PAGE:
In late August 1965 we had come to the City from the Dayton, Ohio, area looking for a record deal & ended up staying at the Bristol across the street from Manneys (we auditioned & got a job around the corner on 7th at the Metropole). Eventually we bought two Super Beatles & a Foundation Bass from Henry at about a 40% discount off what music stores back home were asking for the same amps. Surprisingly, long haired groups like ours were somewhat rare in the City at that time (most of the local club players seemed to prefer DAs), so when a Manhattan TV station (WNBC I think, not sure) approached Henry wanting to do a news story on long haired musicians, he ask us if we would do it & of course, we said yes–so Henry closed the upstairs to allow the TV crew to set up & we came over & filmed or taped the spot, doing a very low key hum-a-long version of the Beatles “You’ve Got To Hide Your Love Away.” While we played/hummed this in the background, the interviewer asked the lead guitar player questions about why we wore our hair long–also, this same guitar player later bought a blond 12 string Rickenbacker from Henry.

Reply
Paul Gletow July 22, 2018 - 11:41 am

In 1961 I purchased my Stratocaster from Jimmy’s on 48th St. for $200. I remember he had them stacked horizontally in his store. There must have been 10 of them, all pre CBS, all sunburst with tremolo bars. I was 14 years old. Never realized the fun and income I would have with that strat over the next 20years.

Reply
Frank Sclafani September 20, 2018 - 11:33 am

Hey Paul
Jimmy’s was a small store on the north side of 48th street. I bought a new set of drums there but they got caught up in a teamsters dock strike. Jimmy was king enough to give me my money back and sent me to Manny’s across the street where I got my Ludwig set.

Reply
Frank clafani August 28, 2018 - 9:33 am

I bought my first set of Ludwig Drums from Manny’s. It was a used 3 piece set 2 years old without cymbals. I paid $135.00, what a bargain. But let’s not forget Henry Adler’s place on 46th Street. I got my cymbals there and a floor tom to complete the set. Henry was a great guy and so was Charlie Tappen who worked there. Charlie was famous for perfecting the timbales. A great drummer in his own right. Met Buddy Rich there and Gene Krupa also. A lot of studio musicians hung out there including Tony Mattola who played guitar for Sinatra, Dion and the like. And your right Billy, 40% was the standard discount of the day. Don’t know what they are doing today.

Reply
Frank Sclafani August 28, 2018 - 9:38 am

Hey Billy, I hung out at the Metropole every afternoon after high school. The bands would play above the bar so it was easy to see them from the open doors. The band at the time was the “T” Mates, great sound and they appeared on the Clay Cole show at that time.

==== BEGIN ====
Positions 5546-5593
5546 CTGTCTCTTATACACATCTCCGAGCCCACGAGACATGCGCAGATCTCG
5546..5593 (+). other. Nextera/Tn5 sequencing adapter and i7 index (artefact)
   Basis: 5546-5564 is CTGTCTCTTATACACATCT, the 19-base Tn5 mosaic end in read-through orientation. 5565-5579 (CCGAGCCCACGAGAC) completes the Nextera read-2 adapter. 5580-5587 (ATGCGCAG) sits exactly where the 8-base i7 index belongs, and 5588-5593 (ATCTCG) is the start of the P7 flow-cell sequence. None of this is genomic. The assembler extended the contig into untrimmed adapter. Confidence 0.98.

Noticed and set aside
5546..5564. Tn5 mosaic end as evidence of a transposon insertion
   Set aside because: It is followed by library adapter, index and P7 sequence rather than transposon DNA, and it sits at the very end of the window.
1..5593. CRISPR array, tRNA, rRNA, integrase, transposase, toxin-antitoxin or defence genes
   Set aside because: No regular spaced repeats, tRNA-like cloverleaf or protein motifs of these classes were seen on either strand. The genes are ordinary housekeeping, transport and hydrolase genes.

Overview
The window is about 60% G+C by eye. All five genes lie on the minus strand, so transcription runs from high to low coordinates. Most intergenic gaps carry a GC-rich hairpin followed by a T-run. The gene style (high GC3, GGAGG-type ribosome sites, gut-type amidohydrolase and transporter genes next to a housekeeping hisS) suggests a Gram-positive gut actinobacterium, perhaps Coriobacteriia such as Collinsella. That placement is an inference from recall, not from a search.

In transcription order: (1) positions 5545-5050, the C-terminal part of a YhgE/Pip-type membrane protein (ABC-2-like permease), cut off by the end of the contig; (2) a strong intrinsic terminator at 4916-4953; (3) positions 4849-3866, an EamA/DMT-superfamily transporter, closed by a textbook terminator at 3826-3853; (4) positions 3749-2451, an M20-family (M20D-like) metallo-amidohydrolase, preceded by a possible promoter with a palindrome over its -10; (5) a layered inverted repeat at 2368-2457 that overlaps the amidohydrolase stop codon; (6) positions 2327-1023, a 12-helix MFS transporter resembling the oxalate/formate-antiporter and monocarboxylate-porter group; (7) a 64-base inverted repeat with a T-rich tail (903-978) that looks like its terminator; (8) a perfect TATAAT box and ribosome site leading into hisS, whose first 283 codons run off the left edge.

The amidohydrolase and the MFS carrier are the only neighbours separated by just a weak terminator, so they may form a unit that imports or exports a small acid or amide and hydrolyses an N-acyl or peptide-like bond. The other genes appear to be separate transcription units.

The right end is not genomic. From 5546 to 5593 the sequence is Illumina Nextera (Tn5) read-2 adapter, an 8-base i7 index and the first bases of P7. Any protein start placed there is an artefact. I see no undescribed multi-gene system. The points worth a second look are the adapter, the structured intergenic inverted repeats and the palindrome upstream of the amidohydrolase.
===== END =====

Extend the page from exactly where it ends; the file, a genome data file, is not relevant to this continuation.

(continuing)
Reply
Ted December 31, 2018 - 10:10 am

My first guitar [Goya N-21) was bought for me at one of those stores. I now own two of them along with at least forty others types and manufactures.. M y first. N-21 was destroyed in a car accident in the early seventies. Goya which was the real name of the swedish manufacturer was bought by Martin in the seventies in and put out of business by them. I now have two of them that I bought a few years ago.

Reply
Wylde Zen June 18, 2019 - 10:20 am

Wow – I purchased many pieces from Manny’s – my favorite was purchased in ’78 and was a Wine Red ’74 Les Paul Custom. With the case, 3 sets of strings and a pedal it was $575 (funny the receipt just says “Pedal”). Still have that guitar, all beat up, she plays awesome!

Reply
Danny S November 22, 2019 - 7:57 am

Spoke to a good friend of mine yesterday and told me the sad news of the stores on 48th street. Bought my ’77 Fender Precision for $400 at We Buy Guitars in the ’80’s and a ’61 Les Paul SG for $600 at Alex Music in ’75 – still have them. This part of New York was so iconic – hate to see what happened here, really sad.

Reply
Jimmy’s daughter February 3, 2020 - 11:25 pm

Thanx for taking me down memory lane, especially since my dad owned Jimmy’s!

Reply
WV April 4, 2020 - 12:34 pm

I bought a Martin D-18 in March of 74 at Terminal Music. Price: $385 with the case. (A fortune to me at the time.) I still have both the guitar and the case. I lived in upstate NY, and a friend told me Terminal had the best price.

Reply
Anonymous April 19, 2020 - 5:32 pm

I still have the Martin D-18 (serial #285486) that I bought from Terminal Music in 1971. I traded an acoustic arch-top for $100 credit. As I recall, I stopped in Manny’s first. At the time 48th St was an exciting place to visit for any musician. In addition to the big name stores, there were many small shops that specialized in unusual instruments. I remember seeing a lute in one of those shops.

Reply
Ray July 25, 2020 - 9:25 am

Bought my first guitar, an Ibanez Rocket Roll, Flying V II at Alex’s on 48th street followed by a Gibson Flying V at Manny’s. I also purchased an Ovation and numerous amplifiers and Effects pedals afterwards. I miss walking by music row and Window shopping, life was so much simpler then. I still have Most of the gear I bought there as a memento to a different era.

Reply
Milton Reder October 5, 2020 - 11:14 am

I bought my first “serious” guitar from Henry at Manny’s in 1967, a Gibson Barney Kessel Custom, in the bright two tone red/yellow sunburst. Why a Kessel? I had no idea who Barney Kessel was (HE played a 175), but I was a huge fan of the Rascals, and this is the guitar played by their man, Gene Cornish. The bell-like clarity of his sound knocked me out. I owned an Italian Fender copy, the Goya Panther, a Surf guitar looking for a beach, so when my auntie fell over a sidewalk crack and successfully sued NYC, she bought me the Kessel, for $650. Henry told me it had been ordered by Gene himself, who had changed his mind. I didnt know enough about guitars to realize there was a warp in the neck (green wood), making it a bit difficult to play. Undeterred, I dragged the outsize instrument all over the world for the next half century, the neck breaking several times, but coming back better after each repair. The guitar has retired from the Road, but plays better than ever! At Manny’s, in the old days, before the customer was king, everybody wanted to try out the amazing guitars in the showroom, just for kicks, and you could hear Henry asking kids, “you buying today? You got cash?” If not, come back when you’re serious. New York History.

Reply

Leave a Comment

This site uses Akismet to reduce spam. Learn how your comment data is processed.